Year after Galwan, India remains apprehensive of Chinese military intent

By The Week

Exactly a year ago, around 7pm on June 15, colonel B. Santosh Babu, the commanding officer of the 16 Bihar regiment, along with 35 men including two majors, had a heated argument with Chinese troops over dismantling of a PLA observation post at Patrolling Point 14 in Galwan valley.

The fiery argument shortly turned into a bloody clash, but colonel Babu’s team stood firm against the numerically superior Chinese force. While India had acknowledged and honoured 20 soldiers killed in the seven-hour-long clash, China reluctantly admitted to only four fatal casualties.

However, multiple sources have confirmed killing of at least 40 Chinese soldiers in the clash. The Galwan clash was the first in four decades on the hotly contested India-China border (3,488km), which is also known as the Line of Actual Control.

And, the ‘trust’ was the biggest casualty between the two neighbours (in Galwan clash), which took decades to regain after the 1962 war, as per military planners.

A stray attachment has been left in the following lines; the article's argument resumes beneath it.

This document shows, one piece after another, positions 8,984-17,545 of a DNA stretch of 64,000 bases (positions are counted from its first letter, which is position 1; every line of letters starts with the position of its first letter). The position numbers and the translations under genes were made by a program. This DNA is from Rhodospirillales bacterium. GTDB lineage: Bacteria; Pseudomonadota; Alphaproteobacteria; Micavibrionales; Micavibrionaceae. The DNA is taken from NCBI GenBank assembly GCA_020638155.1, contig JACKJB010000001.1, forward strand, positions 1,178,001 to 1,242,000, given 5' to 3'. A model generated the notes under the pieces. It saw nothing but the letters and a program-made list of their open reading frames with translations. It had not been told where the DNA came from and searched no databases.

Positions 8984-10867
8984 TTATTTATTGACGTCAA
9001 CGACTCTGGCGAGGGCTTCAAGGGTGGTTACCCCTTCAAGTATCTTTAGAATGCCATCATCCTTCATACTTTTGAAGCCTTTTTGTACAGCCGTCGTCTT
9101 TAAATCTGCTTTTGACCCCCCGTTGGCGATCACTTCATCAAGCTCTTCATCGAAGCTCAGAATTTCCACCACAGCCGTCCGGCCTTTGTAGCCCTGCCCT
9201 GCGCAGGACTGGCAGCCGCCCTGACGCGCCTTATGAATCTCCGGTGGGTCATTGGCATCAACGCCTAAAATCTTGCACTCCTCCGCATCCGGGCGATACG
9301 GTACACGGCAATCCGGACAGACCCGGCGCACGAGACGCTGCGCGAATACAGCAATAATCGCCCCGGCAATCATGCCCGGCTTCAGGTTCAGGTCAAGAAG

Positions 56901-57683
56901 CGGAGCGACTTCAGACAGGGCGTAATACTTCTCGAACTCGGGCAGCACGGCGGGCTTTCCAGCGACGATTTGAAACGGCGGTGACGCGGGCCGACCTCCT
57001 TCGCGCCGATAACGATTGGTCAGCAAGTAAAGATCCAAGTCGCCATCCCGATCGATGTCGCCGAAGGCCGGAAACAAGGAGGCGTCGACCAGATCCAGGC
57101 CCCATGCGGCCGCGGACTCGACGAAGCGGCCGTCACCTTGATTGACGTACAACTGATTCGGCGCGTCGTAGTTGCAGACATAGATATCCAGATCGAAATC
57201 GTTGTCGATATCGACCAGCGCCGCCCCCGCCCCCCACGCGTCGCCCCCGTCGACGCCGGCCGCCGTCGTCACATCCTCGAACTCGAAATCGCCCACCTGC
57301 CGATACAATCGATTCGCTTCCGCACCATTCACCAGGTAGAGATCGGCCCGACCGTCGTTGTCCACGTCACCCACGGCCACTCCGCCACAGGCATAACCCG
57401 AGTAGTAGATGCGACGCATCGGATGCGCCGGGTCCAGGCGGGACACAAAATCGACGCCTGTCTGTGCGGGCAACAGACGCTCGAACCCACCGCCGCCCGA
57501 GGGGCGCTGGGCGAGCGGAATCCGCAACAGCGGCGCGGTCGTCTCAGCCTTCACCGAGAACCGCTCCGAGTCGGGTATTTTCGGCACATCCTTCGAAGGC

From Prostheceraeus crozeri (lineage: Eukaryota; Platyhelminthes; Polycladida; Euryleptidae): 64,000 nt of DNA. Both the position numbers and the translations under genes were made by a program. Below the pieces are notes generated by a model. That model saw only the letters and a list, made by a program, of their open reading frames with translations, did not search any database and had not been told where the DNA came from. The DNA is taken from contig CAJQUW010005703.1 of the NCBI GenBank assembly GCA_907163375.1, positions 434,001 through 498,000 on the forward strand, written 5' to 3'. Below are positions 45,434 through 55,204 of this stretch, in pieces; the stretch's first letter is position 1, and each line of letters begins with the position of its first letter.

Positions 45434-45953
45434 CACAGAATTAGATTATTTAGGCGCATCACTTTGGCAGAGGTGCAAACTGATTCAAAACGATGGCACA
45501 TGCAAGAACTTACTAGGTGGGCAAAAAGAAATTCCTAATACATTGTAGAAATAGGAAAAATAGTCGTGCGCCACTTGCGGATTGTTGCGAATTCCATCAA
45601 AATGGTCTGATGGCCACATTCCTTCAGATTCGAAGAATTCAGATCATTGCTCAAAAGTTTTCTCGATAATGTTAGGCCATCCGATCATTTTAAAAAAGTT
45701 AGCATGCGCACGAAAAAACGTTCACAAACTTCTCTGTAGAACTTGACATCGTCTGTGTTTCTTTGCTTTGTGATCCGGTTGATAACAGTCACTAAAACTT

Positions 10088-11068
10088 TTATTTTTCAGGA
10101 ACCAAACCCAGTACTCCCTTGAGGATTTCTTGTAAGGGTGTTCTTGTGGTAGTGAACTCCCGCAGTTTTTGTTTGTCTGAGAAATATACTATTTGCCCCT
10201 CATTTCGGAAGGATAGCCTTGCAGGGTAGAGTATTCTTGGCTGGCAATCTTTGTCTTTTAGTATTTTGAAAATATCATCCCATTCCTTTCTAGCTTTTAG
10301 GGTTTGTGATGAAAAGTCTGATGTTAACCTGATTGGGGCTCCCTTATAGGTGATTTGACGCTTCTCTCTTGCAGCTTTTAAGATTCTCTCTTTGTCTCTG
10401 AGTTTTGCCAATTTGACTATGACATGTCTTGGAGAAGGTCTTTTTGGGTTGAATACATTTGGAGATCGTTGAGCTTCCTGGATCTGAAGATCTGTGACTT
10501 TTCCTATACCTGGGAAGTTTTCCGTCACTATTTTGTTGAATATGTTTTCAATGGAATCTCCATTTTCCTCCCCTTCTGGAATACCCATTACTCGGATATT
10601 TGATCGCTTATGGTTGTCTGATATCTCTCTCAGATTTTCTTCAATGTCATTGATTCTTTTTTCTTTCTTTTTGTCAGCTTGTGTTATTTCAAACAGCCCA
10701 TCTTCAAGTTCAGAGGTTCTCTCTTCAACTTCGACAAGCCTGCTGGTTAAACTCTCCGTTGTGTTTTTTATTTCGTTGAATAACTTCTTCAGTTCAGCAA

In last one year, there has been massive deployment of troops on both sides, despite multiple rounds of military and diplomatic negotiations. While the Indian military continues to strengthen its defences by building roads and infrastructure in the Ladakh sector by reorienting its force levels, the Chinese side has built additional accommodation in the depth areas with an intention for a long haul.

And to counter Chinese aggression, the Indian military now has two strike corps looking after China border along with several reserves units dedicated on northern and eastern sectors.

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